Build a house

How to build a house for under £150,000

Building your own home is likely to be the largest expenditure of your life, but it doesn’t need to be prohibitively expensive. Many self-builders have managed to build a home that meets their needs for under £150,000.

But in order to bring your dream to life on a tight budget, you need to make some sensible choices. Here are some practical tips to keep a handle on your costs throughout your project, keeping costs low without compromising on quality.

1. Build a small house to keep costs down

The first piece of advice on building a house for under £150,000 is by building a relatively small one. The bigger the house, the more bricks, flooring, roof tiles, etc. will be required.

Maximise cost-efficiency by building a one-and-a-half storey or two-storey house, and avoid building a bungalow. A bungalow accrues the same foundation and roof costs, and typically the same cost for the ground floor walls. The only different aspect is the first-floor walls. So why not build a house twice as large for slightly more?

2. Opt for a simple design

A complicated design for a house is likely to increase both your labour and material costs so it is best avoided if you would like to keep costs low.

Georgian-style houses are great examples of elegant yet simple designs that are often based on a simple box shape.

Consider your specification too. Working at saving on the basics doesn’t mean ignoring new ideas and products that you may come across in your research phase. But before you commit to spending your limited funds on what might be classed as things you want, prioritise the things you need first.

3. Minimise groundworks

A flat and services plot is a great way to get your cost-cutting off to a flying start. The less groundwork your build requires, the further your budget will go. You can buy plots at various stages of servicing and planning, which can limit your initial outlays.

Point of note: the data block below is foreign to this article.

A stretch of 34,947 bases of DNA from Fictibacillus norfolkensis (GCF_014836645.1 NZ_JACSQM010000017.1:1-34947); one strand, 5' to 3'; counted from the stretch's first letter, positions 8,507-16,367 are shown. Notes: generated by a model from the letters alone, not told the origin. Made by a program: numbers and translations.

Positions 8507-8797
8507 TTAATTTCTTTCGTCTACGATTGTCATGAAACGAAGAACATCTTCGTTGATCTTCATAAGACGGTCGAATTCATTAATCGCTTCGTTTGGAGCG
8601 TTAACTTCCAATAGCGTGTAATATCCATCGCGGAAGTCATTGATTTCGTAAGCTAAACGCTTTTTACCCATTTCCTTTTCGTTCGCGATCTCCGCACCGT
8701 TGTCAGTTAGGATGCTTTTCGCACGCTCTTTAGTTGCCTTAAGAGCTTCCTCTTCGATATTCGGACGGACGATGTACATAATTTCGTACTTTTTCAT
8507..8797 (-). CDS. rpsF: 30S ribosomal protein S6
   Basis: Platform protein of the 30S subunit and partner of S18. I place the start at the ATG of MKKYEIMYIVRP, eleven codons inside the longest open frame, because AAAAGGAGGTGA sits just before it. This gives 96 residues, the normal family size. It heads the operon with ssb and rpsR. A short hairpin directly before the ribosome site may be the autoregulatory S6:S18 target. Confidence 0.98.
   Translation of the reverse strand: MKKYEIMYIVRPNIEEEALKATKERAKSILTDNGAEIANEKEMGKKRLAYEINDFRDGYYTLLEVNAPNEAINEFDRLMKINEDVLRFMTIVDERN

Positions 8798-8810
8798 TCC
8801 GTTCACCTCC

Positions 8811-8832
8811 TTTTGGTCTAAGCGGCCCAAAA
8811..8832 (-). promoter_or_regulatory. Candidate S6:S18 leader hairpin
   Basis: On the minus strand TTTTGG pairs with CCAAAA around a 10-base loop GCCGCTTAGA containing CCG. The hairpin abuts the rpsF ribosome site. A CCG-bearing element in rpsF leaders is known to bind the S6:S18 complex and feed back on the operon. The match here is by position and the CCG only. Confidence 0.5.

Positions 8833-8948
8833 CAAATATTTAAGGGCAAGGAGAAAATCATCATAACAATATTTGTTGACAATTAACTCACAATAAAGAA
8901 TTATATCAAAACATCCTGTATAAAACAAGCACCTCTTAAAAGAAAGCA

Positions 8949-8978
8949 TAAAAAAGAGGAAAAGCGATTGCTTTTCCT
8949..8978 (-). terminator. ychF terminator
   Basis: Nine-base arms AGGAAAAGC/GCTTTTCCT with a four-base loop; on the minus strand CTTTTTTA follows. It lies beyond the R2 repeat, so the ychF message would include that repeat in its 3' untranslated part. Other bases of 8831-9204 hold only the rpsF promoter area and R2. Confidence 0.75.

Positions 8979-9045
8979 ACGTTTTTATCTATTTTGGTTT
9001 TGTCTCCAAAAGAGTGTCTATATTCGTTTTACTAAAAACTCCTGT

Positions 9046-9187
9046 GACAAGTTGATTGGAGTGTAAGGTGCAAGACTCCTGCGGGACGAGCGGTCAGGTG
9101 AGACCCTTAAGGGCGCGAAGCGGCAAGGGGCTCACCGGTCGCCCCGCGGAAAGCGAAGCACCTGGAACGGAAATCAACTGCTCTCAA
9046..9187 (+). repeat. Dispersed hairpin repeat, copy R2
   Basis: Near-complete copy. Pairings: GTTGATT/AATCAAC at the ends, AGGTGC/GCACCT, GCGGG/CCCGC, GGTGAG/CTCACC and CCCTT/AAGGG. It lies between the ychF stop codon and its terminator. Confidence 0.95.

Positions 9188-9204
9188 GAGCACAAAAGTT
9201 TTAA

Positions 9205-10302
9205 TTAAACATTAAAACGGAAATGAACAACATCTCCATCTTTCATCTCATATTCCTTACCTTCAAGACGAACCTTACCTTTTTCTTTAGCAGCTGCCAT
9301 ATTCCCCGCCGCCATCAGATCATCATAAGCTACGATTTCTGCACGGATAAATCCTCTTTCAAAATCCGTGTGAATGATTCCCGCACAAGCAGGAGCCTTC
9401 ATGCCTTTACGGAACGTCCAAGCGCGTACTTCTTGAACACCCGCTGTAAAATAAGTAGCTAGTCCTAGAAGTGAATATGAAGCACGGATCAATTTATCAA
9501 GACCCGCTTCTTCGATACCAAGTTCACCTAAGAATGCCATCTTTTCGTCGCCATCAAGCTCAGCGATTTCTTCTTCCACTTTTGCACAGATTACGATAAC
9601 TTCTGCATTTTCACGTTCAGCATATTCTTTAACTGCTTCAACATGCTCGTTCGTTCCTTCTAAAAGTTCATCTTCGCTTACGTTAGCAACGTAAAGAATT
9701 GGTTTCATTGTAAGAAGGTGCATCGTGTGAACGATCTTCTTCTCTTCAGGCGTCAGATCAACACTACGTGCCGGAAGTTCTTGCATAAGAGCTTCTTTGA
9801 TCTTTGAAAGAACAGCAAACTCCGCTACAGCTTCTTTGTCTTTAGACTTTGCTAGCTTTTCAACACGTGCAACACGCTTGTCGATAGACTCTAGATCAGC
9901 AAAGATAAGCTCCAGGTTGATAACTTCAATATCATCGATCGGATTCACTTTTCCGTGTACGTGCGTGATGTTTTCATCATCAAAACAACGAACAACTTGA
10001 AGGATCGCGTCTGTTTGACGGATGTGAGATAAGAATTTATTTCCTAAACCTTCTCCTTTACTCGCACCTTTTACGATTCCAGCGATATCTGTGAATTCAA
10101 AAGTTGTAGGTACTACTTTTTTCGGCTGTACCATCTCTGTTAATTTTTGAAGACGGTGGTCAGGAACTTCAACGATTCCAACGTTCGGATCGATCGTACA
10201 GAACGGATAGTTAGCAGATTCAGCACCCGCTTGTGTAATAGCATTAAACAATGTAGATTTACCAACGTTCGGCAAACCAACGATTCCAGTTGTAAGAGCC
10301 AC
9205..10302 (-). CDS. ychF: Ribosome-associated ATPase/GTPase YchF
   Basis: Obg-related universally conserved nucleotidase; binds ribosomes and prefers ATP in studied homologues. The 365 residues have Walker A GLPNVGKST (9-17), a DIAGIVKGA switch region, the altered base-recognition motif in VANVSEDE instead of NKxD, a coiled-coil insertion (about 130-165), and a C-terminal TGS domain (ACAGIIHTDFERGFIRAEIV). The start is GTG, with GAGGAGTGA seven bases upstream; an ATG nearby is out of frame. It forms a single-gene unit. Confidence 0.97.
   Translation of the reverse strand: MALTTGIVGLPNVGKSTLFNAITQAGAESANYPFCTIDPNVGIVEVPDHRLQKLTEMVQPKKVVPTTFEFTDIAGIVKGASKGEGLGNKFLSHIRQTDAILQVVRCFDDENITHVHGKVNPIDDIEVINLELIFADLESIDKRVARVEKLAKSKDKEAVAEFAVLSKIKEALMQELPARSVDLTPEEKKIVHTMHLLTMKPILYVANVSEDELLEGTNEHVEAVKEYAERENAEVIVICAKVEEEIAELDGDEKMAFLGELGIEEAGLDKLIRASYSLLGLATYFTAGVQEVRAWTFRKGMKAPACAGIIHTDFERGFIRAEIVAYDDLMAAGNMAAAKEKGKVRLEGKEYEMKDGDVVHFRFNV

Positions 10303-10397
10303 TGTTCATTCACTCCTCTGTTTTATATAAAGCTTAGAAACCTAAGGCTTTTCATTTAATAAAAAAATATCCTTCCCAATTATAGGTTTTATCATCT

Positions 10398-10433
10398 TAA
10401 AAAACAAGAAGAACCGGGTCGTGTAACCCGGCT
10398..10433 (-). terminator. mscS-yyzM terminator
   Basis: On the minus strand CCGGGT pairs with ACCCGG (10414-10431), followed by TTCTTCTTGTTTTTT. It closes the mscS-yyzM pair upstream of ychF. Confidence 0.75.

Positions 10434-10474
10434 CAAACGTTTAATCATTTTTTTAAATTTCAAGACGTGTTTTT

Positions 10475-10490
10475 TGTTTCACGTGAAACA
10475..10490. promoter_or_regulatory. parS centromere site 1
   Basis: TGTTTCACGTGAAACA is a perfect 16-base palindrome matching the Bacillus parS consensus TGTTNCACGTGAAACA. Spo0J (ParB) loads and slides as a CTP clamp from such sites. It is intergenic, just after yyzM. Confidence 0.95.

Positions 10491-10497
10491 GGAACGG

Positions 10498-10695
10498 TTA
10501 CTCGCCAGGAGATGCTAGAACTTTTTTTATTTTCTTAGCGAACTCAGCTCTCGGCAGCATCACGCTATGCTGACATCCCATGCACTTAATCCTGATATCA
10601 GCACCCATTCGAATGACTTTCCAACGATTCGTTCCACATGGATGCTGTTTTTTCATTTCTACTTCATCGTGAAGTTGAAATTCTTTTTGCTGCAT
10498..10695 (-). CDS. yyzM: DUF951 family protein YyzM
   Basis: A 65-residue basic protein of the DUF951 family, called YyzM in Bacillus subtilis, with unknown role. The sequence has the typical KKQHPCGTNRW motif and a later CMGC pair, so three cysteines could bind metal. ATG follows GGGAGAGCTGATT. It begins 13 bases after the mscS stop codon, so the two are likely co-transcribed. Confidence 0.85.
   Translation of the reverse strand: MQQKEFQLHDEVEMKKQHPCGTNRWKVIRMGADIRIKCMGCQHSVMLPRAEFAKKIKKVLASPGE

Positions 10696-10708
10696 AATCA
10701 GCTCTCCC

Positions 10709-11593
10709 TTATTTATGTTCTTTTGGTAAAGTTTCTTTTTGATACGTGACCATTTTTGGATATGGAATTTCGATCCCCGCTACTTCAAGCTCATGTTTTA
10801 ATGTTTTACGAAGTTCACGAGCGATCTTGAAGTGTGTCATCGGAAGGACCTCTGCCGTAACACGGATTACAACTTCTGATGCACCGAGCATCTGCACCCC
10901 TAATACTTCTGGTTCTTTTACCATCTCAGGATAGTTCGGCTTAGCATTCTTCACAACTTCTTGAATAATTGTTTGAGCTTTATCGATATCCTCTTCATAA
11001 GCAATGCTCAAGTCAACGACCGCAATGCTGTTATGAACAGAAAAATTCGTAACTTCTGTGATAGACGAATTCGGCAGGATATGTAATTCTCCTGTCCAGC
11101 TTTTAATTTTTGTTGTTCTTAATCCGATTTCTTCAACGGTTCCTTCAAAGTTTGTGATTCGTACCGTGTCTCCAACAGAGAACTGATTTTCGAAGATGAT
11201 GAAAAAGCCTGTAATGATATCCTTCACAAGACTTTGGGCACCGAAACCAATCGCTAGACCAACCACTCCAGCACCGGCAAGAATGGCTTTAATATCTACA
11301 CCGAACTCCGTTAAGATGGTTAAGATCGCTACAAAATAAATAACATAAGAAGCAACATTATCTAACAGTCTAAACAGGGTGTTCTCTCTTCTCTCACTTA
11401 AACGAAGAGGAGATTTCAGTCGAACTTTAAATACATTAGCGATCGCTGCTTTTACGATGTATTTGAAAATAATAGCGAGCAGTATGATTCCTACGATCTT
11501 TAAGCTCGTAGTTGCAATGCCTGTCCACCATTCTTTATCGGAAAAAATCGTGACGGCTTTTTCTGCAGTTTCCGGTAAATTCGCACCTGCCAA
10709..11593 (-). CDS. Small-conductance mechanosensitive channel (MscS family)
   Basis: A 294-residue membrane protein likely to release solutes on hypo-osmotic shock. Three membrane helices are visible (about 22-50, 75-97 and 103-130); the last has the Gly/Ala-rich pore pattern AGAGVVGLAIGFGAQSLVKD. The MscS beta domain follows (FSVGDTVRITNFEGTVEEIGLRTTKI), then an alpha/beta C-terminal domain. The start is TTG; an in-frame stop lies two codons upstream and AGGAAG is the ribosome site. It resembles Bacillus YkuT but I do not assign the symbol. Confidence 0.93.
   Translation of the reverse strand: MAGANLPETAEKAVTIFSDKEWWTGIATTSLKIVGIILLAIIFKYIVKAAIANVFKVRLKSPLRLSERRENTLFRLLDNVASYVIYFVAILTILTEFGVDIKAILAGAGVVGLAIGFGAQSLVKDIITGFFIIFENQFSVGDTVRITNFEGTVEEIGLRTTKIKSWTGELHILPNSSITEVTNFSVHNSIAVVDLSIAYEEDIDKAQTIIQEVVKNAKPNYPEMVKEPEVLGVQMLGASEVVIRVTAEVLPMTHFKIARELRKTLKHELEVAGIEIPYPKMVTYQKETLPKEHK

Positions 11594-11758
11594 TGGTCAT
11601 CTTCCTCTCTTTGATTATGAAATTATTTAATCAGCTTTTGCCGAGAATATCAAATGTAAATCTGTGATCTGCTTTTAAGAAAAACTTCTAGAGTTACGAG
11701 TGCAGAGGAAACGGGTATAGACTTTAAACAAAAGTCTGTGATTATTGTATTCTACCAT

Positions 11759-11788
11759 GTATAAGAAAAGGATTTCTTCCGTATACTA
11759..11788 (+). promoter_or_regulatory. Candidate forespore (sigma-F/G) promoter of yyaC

4. Hire a structural engineer early on

When you build a house, you will be paying for the services of a structural engineer at some point. As their fee is based on the overall build cost, it makes sense to hire them at the earliest opportunity.

Your engineer can iron out structural problems, ensuring your design is thoroughly thought out before the building work begins. Your design must be completed before started any build work – changes on paper are cheaper than changes on site.

5. Invest in the fabric for long-term savings

Always look to invest your budget in the fabric of the building. Prioritising the fabric can have a knock-on effect in regards to how much you spend on other aspects of your build.

Opting for highly energy-efficient methods can save you further on materials such as insultation. Plus, the more heat your home retains, the less you have to pay in heating it.

6. Kitchens: mix basics with luxury

Your kitchen is a great place to reduce some costs without compromising on style or quality.

  • Go to a smaller local firm for low-cost, high quality units. Suppliers such as Pineland Furniture can supply units without chipboard or ply for less than £5,000 – cheaper if you paint them yourself.
  • Pick out the better ranges at high street names. Mainstream kitchen suppliers offer impressive ranges. Utilise sales and have a go at negotiating.
  • Mix basic and luxury fittings. You can pick out standard carcasses from trade outfits and mix them with doors from high-end suppliers. Or, you could mix standard units with top-quality handles and worktops.

7. Beware of the hidden costs

Another tip for how to build a house on a budget is to be savvy with the less obvious costs, e.g. the more time on site, the more you’ll pay for site insurance; site facilities hire; scaffolding, etc.

Depending on the length of time you anticipate your build taking, it could be worth buying the scaffolding and selling it after use, instead of hiring it. This tip can be applied to other things you might hire – diggers for example.

The length of time your build is on site will also effect your own living costs – you may be renting accommodation, so the quicker you can move into your new home, the better.

8. Don’t be afraid to negotiate

Being savvy with your material shopping can save £1,000s on the bigger purchases. Use the internet to research prices and don’t be afraid to negotiate. You can also use this approach when choosing labour. But bear in mind if you’re paying too much under a reasonable rate, the tradesman may not prioritise your project.

(MORE: Planning permission: the complete guide)

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